A new prospectus setting out the ambitions for the digital transformation of Stoke-on-Trent has been launched to help secure partnerships and investment into the city.
The prospectus – called Silicon Stoke – was outlined today (Monday) by city council leaders to government ministers, business leaders, voluntary sector organisations and health partners.
Silicon Stoke casts the city as a ‘smart city’ for the UK and outlines a number of opportunities to attract government funding and new national and international businesses to base themselves in Stoke-on-Trent. It’s also a key part of the city’s recovery from the coronavirus pandemic.
The prospectus outlines the areas where the city is already leading the way. This includes the completion of a 113km full-fibre network that has been laid right across Stoke-on-Trent with the opportunity for 5G connectivity citywide, supported through £8.53m of government funding, a gaming hub, a full-fibre academy at Stoke-on-Trent College, as well as a new Digital Academy.
The launch was led by Stoke-on-Trent City Council leader Abi Brown and deputy leader Daniel Jellyman, and the prospectus is backed by the city’s three MPs – Jack Brereton for Stoke-on-Trent South; Jo Gideon for Stoke-on-Trent Central; and Jonathan Gullis for Stoke-on-Trent North, who has championed the agenda in parliament.
Minister for Digital Infrastructure and Broadband, Matt Warman, attended the virtual launch event, which outlined some of the key infrastructure that underpins the prospectus and digital transformation within the city. He said: "Building first-class digital infrastructure is crucial for levelling up the country and I'm thrilled our £8.5 million investment for a vast fibre broadband network underneath this great city will act as the springboard for 'Silicon Stoke'.
"The funding, alongside the bold vision of the city's council leaders, will transform the city into a hotbed of digital innovation - creating jobs, boosting businesses and improving lives.”
Council leader Abi Brown said: “We are living in extraordinary times. The coronavirus pandemic has demonstrated to us all the value of being connected. We want this connectivity available to all, and we are delivering this through pioneering innovation. It’s not just about faster download speeds for streaming and gaming, although this will be a clear benefit from the technology. It’s about having the infrastructure to be able to improve health and social care through remote diagnosis, treatment and care; it’s about giving children in the city a first-class digital education through improved digital teaching. It’s also about having the infrastructure in place so that construction companies can build digital connectivity into the design and build of new homes. It’s also about supporting digital businesses to grow and helping our manufacturers to benefit from new technologies.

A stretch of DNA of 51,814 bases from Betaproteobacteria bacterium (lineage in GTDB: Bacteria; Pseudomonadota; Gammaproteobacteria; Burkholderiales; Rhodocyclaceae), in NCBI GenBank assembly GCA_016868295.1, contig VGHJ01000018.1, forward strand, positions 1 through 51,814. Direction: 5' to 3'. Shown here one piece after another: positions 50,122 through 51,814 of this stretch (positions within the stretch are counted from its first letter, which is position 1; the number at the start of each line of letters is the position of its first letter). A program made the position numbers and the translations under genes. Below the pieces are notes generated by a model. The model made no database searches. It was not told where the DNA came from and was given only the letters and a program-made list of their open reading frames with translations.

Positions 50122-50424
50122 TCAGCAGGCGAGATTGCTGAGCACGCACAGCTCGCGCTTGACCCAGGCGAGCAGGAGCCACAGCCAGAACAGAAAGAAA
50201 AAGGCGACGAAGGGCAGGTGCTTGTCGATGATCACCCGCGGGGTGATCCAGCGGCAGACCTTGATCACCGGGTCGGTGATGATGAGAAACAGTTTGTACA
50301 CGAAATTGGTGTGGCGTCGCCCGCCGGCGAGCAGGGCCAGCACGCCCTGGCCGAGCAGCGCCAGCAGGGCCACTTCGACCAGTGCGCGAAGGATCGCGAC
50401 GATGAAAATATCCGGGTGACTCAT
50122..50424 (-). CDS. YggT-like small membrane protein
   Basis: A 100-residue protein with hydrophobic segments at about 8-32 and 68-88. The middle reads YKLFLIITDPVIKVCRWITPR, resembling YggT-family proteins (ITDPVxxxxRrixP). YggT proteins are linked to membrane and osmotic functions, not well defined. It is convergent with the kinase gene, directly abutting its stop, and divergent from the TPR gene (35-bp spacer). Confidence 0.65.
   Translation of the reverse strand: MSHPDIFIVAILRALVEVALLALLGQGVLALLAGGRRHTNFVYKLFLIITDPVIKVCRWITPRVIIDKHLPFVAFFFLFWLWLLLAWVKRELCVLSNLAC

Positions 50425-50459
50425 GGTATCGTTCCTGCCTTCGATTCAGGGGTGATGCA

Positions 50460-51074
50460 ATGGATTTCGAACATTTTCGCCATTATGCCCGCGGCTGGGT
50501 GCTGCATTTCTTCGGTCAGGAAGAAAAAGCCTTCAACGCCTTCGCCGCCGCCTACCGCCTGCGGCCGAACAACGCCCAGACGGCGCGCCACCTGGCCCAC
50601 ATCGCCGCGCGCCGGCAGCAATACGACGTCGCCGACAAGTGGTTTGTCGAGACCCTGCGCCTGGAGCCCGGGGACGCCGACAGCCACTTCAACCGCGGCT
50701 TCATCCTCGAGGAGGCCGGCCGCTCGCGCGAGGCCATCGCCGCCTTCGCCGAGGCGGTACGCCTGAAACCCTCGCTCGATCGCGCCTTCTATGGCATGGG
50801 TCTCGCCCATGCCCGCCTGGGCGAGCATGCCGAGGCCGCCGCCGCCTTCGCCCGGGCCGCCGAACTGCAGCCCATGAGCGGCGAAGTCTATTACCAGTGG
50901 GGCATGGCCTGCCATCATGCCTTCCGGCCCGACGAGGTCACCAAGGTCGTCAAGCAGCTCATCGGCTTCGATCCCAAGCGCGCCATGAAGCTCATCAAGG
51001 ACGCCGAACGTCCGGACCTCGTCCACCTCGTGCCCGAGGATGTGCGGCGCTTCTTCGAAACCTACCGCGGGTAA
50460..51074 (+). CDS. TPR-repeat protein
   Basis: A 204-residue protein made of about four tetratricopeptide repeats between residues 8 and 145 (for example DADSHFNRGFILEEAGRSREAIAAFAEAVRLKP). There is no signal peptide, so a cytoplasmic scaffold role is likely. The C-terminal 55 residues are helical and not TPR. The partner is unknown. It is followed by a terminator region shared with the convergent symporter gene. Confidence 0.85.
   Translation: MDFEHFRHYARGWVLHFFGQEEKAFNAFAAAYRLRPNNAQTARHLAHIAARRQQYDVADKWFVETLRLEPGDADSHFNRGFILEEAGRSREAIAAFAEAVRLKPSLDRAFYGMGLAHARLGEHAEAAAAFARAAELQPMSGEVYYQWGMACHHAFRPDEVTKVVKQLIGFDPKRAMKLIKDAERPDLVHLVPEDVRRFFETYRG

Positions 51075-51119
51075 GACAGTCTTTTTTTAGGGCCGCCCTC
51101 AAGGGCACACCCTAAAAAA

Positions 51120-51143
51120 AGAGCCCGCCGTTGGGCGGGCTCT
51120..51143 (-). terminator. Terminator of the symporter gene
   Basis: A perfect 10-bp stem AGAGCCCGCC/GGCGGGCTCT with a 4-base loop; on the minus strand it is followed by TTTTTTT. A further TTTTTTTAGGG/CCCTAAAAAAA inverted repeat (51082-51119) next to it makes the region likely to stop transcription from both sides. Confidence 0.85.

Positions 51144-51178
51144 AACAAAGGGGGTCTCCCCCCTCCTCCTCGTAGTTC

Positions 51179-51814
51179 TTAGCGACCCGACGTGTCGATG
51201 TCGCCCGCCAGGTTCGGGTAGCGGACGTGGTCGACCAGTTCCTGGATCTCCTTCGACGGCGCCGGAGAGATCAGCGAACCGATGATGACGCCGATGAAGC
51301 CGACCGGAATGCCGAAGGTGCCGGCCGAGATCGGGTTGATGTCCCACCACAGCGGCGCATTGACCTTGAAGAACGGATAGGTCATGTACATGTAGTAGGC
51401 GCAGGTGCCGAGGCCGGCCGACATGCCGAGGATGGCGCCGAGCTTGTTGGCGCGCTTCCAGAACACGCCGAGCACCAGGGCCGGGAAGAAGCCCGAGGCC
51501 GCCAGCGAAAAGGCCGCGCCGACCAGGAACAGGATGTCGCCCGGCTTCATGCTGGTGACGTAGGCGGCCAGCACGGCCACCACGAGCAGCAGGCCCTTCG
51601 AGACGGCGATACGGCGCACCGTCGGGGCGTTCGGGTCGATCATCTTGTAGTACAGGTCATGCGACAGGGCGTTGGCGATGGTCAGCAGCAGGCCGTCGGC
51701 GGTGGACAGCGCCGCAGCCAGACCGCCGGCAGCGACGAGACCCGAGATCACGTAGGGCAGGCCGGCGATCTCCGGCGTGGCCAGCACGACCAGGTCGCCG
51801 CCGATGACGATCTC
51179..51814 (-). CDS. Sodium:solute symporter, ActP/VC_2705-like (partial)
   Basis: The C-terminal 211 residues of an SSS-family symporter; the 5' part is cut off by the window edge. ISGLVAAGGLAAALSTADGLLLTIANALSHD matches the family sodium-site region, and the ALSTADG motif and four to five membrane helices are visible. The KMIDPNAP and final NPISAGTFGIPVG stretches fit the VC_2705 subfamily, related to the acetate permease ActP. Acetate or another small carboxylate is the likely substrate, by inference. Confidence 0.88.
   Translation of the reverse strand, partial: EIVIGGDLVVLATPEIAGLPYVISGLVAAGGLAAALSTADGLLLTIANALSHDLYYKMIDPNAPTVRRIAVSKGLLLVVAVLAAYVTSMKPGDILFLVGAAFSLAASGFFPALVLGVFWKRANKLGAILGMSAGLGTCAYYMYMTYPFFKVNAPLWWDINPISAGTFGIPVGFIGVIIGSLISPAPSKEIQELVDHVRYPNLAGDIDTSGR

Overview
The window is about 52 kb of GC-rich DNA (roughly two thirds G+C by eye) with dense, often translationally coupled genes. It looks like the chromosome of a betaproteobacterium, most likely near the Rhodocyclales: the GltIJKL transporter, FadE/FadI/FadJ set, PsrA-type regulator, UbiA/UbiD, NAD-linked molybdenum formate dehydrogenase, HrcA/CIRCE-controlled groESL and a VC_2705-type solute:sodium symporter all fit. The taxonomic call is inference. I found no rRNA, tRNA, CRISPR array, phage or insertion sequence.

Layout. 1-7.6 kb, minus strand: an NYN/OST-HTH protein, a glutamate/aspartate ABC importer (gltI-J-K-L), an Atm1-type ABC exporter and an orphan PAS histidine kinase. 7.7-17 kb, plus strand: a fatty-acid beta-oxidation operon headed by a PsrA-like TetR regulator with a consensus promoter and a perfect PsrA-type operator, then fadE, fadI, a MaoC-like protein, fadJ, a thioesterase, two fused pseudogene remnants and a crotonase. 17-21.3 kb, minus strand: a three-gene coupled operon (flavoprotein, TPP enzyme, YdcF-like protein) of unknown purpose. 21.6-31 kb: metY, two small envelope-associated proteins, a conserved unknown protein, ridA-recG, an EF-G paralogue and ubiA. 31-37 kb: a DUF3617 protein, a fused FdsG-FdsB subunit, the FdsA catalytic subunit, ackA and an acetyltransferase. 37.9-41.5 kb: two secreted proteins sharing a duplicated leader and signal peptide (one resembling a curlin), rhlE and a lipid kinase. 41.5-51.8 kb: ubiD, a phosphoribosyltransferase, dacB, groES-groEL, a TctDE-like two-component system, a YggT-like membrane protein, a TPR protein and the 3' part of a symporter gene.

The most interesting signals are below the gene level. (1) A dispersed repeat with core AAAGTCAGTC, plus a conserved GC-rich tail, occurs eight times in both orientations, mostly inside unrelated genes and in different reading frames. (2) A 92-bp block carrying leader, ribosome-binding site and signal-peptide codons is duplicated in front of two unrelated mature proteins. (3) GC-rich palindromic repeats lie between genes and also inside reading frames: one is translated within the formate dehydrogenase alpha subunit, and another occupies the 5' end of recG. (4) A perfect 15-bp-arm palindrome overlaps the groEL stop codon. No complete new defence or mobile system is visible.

“This connectivity is a must-have, not a nice-to-have, for ensuring the wellbeing of our residents, businesses and society as a whole. We recognise next-generation communications as one of the key drivers of our city’s digital transformation as we pass through and then emerge from the COVID-19 crisis.
“We have the infrastructure in place to be at the heart of this revolution. And with our brilliant workforce and know-how from Staffordshire and Keele universities, we also have the skills.
“This prospectus is an invitation to work with us and even play with us. It sets out an array of opportunities to use the infrastructure we have put in place to achieve amazing things for our city and our people and in doing so, act as an exemplar for those who want to follow.”
Jonathan Gullis, MP for Stoke-on-Trent North said: “Digital services are a growing market around the world. Exports of telecommunications, computer and information services have more than doubled in the last decade. Two-thirds of our service exports were delivered digitally.
“This is about looking to attract video game design, TV production, artificial intelligence and robotics firms to set up in the architecturally pleasing old buildings we have in towns like Burslem. I’m excited that we’re taking the next step in making this a reality and building on the strength of businesses across the city for the benefit of the wider UK.”
During the meeting, Minister Matt Warman heard how the full-fibre network will benefit residents and communities. Stoke-on-Trent College will become a full-fibre academy, providing training for young people and older adults wishing to re-train in installation skills, including hands-on field experience. It will also seek to maximise the use of apprenticeships and opportunities for local contractors.
Stoke-on-Trent College principal Denise Brown said: “We are only in the foothills of how the digital revolution will change learning and teaching over the next decade. At Stoke-on-Trent College we want to be at the forefront of that change. It is therefore brilliant to see the city pursuing such a strong strategy for enabling digital education and we look forward to playing our full part in the future.”
Cllr Daniel Jellyman, deputy leader of Stoke-on-Trent City Council said: “This is about leading a digital revolution in Stoke-on-Trent and providing the plans and opportunities to forge progress in driving our economy forward. It is about creating the high skilled, well-paid jobs our city needs. The prospectus sets out how we can transform life in this city for residents, whether that’s by growing the economy more quickly, improving the health and wellbeing of residents including in areas such as social care, or in areas such as access to employment, digital access or inclusion.”
For more information, go to www.stoke.gov.uk/poweringup